Sunday, January 02, 2005

The Plight of the Homeless Pet in NYC

I don't usually read the newspaper since canine news is so underreported (is this a plot by the government?). But I've been surfing the web incessantly since the Asian tsunami as many domestic animals died, were injured, and now are struggling to survive. See my previous post for how you can help the animals. I tell my human that domestic animals are humankind's responsibility, as they brought us into their world.

Anyway, during my surfing I found a positive story about the improving condition of the homeless pet in NYC.

Fewer Dogs and Cats Are Astray, and Fewer Are Killed in Shelters, NYTimes, 1/1/05
(registration required, older articles are in a paid archive)

I can't copy the whole article into my blog because Mom says that's illegal, but here's the highlights:

"Amid the flurry of year-end statistics, consider this one: New York City put fewer dogs and cats to death this year than in any year on record since the 1890's.
City shelters put to death 23,684 dogs and cats in 2004, according to Animal Care and Control, the group that runs the city shelters. The figure, which accounts for killings through Dec. 30, is down by about 17 percent from last year, and by more than a third compared with 10 years ago.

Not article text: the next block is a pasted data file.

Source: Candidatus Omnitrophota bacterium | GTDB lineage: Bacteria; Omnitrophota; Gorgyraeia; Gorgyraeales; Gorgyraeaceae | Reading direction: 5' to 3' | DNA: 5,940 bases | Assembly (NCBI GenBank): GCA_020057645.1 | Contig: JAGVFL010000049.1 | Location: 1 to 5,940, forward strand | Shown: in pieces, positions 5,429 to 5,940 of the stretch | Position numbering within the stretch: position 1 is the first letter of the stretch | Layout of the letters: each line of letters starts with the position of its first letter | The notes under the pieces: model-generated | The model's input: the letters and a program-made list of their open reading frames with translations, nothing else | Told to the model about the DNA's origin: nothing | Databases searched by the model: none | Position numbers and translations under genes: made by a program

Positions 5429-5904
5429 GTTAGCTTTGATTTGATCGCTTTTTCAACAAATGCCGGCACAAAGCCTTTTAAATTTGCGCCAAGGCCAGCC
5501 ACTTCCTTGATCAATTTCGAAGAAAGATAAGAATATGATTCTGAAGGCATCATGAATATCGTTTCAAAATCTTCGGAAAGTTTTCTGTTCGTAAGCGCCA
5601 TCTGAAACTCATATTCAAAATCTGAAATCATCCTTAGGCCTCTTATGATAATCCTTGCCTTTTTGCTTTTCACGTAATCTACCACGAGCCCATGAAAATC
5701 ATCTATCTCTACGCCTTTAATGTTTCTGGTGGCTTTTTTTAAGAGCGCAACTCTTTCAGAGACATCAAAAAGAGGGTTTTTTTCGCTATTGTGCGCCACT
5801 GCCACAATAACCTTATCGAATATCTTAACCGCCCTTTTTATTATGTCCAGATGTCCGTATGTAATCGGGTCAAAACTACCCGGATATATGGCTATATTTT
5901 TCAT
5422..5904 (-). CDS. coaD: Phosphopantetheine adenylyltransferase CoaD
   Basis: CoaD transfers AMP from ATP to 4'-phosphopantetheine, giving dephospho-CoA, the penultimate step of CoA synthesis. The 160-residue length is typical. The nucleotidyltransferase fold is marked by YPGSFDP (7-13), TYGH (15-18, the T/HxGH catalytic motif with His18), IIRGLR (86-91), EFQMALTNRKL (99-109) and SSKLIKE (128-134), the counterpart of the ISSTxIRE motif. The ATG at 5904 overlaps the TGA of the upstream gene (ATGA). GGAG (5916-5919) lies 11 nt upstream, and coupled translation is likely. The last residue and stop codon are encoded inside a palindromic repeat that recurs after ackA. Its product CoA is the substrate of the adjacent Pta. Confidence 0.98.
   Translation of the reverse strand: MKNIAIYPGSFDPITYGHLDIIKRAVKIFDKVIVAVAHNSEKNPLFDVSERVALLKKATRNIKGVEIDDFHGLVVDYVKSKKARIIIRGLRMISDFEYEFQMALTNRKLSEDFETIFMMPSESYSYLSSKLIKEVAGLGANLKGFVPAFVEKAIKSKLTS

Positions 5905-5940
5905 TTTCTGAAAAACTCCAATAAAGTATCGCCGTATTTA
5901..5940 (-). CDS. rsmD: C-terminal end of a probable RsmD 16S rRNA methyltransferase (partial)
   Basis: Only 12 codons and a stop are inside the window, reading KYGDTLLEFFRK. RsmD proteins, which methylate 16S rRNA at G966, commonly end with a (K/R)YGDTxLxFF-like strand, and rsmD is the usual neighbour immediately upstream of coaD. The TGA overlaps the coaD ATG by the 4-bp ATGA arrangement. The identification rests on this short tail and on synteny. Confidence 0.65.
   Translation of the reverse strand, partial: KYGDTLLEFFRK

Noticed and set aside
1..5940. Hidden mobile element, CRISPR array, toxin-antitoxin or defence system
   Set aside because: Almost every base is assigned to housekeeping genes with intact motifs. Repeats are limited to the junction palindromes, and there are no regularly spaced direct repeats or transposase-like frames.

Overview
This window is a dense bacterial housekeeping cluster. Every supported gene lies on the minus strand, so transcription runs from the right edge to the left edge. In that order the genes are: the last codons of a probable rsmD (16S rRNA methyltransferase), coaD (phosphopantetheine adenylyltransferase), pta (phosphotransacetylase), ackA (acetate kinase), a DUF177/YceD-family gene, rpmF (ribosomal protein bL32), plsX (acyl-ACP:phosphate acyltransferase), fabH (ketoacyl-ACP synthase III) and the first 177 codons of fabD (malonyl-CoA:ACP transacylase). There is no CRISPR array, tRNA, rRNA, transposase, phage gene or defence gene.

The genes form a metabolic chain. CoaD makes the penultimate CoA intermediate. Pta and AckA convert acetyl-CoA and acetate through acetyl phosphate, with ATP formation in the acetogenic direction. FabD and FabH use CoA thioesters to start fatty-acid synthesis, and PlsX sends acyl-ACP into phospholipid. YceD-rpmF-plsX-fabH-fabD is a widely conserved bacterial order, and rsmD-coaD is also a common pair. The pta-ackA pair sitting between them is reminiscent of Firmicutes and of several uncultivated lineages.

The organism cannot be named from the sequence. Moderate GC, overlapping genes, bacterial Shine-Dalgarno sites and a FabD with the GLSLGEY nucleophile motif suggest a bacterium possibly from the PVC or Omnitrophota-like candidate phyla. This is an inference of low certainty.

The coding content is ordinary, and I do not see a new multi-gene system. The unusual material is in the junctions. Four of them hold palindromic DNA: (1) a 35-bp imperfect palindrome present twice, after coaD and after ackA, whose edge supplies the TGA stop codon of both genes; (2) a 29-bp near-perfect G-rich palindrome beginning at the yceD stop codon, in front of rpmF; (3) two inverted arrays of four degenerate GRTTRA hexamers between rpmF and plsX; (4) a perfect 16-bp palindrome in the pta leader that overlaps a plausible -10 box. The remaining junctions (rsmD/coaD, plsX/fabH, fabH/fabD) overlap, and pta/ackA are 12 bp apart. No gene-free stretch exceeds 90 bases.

"This year's drop was sharp, but not unexpected. The number of animals killed has been falling ever since the 1930's, when spaying and neutering started to become common practice in New York and stray populations began to decline, animal experts said.


"Mr. Boks said his organization (NYC Animal Care and Control) planned to make it unnecessary to kill any animals within the next four years, largely through sterilization programs and the encouragement of adoptions. New Yorkers began adopting on a large scale in the 1950's and 1960's. This year, adoptions jumped by about half, to 15,587 animals, up from 10,564 in 2003."

Ed Boks, director of New York City Animal Care and Control
(It wasn't easy to find an appropriate picture of Mr. Boks -- in most of them he is holding a cat!)

This is very good news for dogs (and cats!) and hopefully a trend that occur everywhere in the world. I myself was in a very bad situation at the Silicon Valley Humane Society...only the timely and loving intervention of the San Francisco Bay Area German Shepherd Rescue saved me. I would be grateful but I am only a dog, and I didn't really know what was going on except I was miserable there. Now I am the happiest dog in the whole wide world!


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